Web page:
The Indians recently received discouraging news about one of their starting pitchers.
Carlos Carrasco is expected to miss his next spring training start because of swelling in his right elbow, according to Paul Hoynes of cleveland.com However, manager Terry Francona told reporters Tuesday that an MRI showed no structural damage.
But the Indians want to be cautious with Carrasco, who underwent Tommy John surgery in September 2011 and missed the entire 2012 season.
In the aforementioned article, Francona went on to say: “There’s a pretty good chance we’re going to bump him back a start. We’re just trying to work through some stuff. His wife is expecting in about a week to 10 days. We’re trying to figure out between bumping him back and him leaving to be with his wife ; we’re still working our way through that.”
The swelling can be caused by several factors. Most likely, Carrasco’s is due to lateral epicondylitis, or commonly referred to as “tennis elbow.” There is a high incidence of this injury in pitchers and is considered to be one of the most frequent overuse injuries in athletes. An epicondyle is a bony prominence located on either side of the elbow. There are two on each elbow; one on both the outside and inside. “Lateral refers to the outside; Carrasco’s swelling is probably right around the bony prominence on the outside of the elbow.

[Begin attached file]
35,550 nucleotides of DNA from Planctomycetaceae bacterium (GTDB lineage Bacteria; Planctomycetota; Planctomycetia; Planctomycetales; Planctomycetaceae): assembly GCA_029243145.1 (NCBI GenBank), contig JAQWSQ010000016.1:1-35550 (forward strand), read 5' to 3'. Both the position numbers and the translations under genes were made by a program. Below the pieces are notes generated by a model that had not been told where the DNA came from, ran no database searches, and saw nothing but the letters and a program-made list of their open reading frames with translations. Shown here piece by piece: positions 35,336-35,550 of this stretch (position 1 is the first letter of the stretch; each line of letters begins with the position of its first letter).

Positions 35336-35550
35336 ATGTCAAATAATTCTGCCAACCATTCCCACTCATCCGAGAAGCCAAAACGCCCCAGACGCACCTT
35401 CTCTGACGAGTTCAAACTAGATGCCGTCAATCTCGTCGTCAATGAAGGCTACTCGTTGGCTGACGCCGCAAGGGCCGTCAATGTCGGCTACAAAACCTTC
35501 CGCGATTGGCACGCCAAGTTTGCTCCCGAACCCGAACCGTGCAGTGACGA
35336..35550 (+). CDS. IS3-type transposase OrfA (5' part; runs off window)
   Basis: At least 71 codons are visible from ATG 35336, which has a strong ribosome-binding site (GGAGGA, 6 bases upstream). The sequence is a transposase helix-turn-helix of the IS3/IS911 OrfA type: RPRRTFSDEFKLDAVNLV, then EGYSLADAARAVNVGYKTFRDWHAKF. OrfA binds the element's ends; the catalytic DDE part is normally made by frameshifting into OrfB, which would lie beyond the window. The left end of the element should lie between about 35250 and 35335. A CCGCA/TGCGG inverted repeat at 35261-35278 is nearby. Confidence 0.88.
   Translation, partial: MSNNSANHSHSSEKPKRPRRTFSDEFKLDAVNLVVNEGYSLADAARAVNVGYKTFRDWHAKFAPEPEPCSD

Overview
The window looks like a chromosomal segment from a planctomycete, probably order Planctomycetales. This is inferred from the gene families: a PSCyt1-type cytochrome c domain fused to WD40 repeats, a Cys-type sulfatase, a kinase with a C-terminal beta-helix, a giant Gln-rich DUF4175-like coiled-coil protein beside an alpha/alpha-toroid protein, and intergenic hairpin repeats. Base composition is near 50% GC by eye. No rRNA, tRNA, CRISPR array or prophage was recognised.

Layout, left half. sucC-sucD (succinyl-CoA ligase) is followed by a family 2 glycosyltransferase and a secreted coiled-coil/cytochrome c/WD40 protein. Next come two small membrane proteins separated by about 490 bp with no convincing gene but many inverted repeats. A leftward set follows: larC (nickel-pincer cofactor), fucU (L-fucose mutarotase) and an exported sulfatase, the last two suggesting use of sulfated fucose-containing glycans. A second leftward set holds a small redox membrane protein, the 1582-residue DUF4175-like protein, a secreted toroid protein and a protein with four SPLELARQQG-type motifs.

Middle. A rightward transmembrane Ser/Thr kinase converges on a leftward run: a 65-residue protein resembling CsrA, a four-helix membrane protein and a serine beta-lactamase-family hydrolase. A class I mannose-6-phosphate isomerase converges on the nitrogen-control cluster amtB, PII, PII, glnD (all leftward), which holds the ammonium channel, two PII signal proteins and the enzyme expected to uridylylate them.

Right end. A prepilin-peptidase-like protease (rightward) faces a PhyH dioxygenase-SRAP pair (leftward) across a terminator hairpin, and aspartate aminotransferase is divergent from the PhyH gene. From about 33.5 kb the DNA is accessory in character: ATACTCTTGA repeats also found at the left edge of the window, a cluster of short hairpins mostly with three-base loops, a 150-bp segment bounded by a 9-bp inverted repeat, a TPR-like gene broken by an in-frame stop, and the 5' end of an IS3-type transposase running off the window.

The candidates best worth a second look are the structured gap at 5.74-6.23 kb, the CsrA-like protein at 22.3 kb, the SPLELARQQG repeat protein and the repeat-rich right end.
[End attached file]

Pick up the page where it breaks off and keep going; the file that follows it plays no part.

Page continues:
Lateral epicondylitis is normally caused by poor biomechanics and overuse. Carrasco’s swelling might be due to overuse of throwing his vexing slider, as wrist over-extension is usually the cause of repetitive microtrauma. This injury usually comes on gradually and is not the result of a single incident.
It is often attributed to the deceleration phase (after release of the ball) of throwing, as well as many variables with varying release points. The repetitive stresses eventually cause inflammation and micro-tears of the extensor tendons that attach to the lateral epicondyle, therefore causing pain on the outside of the elbow and forearm.
Carrasco allowed eight runs in 1 2/3 innings Monday against the White Sox, a rough outing that prompted the Indians to have the right-hander examined Tuesday morning. Francona said Tuesday that the Indians are still forming Carrasco’s schedule for the upcoming days, also noting that his wife is due to give birth in the next two weeks.